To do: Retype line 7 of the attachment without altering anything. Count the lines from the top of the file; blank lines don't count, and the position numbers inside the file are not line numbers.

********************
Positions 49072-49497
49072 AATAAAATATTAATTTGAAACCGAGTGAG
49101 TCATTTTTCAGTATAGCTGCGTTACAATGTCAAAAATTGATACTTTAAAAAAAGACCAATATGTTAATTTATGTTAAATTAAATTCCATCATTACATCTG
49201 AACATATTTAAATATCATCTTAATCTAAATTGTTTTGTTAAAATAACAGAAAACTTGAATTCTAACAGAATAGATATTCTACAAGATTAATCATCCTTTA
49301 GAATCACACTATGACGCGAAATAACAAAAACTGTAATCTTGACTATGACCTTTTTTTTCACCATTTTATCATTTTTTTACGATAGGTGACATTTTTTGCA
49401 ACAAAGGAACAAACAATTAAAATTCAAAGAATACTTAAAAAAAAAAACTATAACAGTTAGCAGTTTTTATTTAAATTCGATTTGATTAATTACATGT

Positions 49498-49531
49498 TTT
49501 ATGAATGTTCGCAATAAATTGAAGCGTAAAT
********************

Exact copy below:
Positions 49498-49531